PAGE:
If you're a particularly big fan of the original, and you're desperately clamouring for more, then that's exactly what you'll get from this sequel. I can't help but feel that that's an incredibly tiny niche, though, even by the standards of this blog.

Friday, 6 October 2017

Hokuto no Ken 2: Seikimatsu Kyuseishu Densetsu (NES)

I wasn't aware of this when I started playing this game, but it did actually get localised and released in North America as Fist of the North Star, despite covering a part of the series that wouldn't get an official tranlation until many years later. But the JP version is the version I've played (since I picked up a real copy of it to play on my portable Famiclone), so that's what I'll be talking about. I haven't played the western version, but the reviews on GameFAQs all seem to be describing a completely different game to this one: one where the player has an infinitely regenerating health bar, and the first stage is an endless maze of secret rooms.

Anyway, it's a fairly standard single-plane beat em up in which you play as Kenshiro, and you go from left to right punching goons, until you get to a boss, who needs to be punched several times. A nice touch is that regular enemies and bosses alike will get a cool little death animation where they stand in place getting all warped and distorted for a second or two before shattering into many little pieces, just like in the show! It's a lot more effective than the deaths in the Mega Drive Hokuto no Ken game (also known in its mangled form as Last Battle), where the enemies just kind of fall backwards and turn into a little red splodge.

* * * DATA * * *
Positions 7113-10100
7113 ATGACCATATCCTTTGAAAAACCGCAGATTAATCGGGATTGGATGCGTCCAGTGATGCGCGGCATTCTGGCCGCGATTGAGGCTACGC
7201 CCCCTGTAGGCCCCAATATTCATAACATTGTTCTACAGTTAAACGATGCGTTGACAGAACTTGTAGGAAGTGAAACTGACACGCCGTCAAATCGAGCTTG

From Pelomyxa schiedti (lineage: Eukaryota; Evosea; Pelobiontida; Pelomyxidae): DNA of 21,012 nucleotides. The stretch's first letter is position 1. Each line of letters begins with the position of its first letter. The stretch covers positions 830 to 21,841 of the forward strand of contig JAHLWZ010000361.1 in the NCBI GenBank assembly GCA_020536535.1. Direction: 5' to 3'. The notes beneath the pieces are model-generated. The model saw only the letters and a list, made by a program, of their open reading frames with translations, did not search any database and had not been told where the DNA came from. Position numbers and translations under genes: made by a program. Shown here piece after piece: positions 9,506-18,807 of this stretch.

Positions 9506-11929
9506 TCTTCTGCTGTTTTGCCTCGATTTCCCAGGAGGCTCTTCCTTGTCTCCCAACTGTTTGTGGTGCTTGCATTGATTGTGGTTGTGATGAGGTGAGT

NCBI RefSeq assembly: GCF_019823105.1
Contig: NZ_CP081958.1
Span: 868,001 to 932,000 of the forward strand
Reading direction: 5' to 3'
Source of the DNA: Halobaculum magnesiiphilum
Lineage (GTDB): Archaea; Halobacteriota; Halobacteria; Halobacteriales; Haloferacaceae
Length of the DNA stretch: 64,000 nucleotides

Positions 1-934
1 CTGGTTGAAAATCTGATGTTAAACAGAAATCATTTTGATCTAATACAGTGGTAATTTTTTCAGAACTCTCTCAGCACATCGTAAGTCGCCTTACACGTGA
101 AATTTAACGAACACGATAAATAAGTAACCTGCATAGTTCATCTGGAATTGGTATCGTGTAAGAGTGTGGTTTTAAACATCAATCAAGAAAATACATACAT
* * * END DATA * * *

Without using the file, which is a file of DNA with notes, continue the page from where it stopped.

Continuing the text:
Anyway, once you figure out the little things like the power ups (tiny words float out of dead enemies. Collecting them increases your power, which mainly improves your movement and attack speed. Every twenty dead enemies fills up another meter bit-by-bit, and when you're at full power, your jacket explodes and you can toplessly shoot slightly useless projectiles) and the game's idiosyncratic collision detection (basically, only the tip of your fist/foot can hurt enemies, and only if it's touching the edge of their sprite), this is a pretty enjoyable game. Smashing enemies to bits is nice and satisfying, and all the bosses and sub-bosses have their own techniques and strategies. It's nothing special, but it's a fairly fun little romp.

What I like most about the game, though, is the way it looks. I've already mentioned the enemies' death animations, but Kenshiro himself has a very distinctive little sprite, the bosses all look unique, the backgrounds look like the gritty post-apocalyptic stone fortresses that they are, and so on. Anyway, it's by no means a classic, but it is a game that holds enough fun to justify the miniscule price it fetches online, and if you like super low resolution sprites and/or Hokuto no Ken, it's definitely worth a look.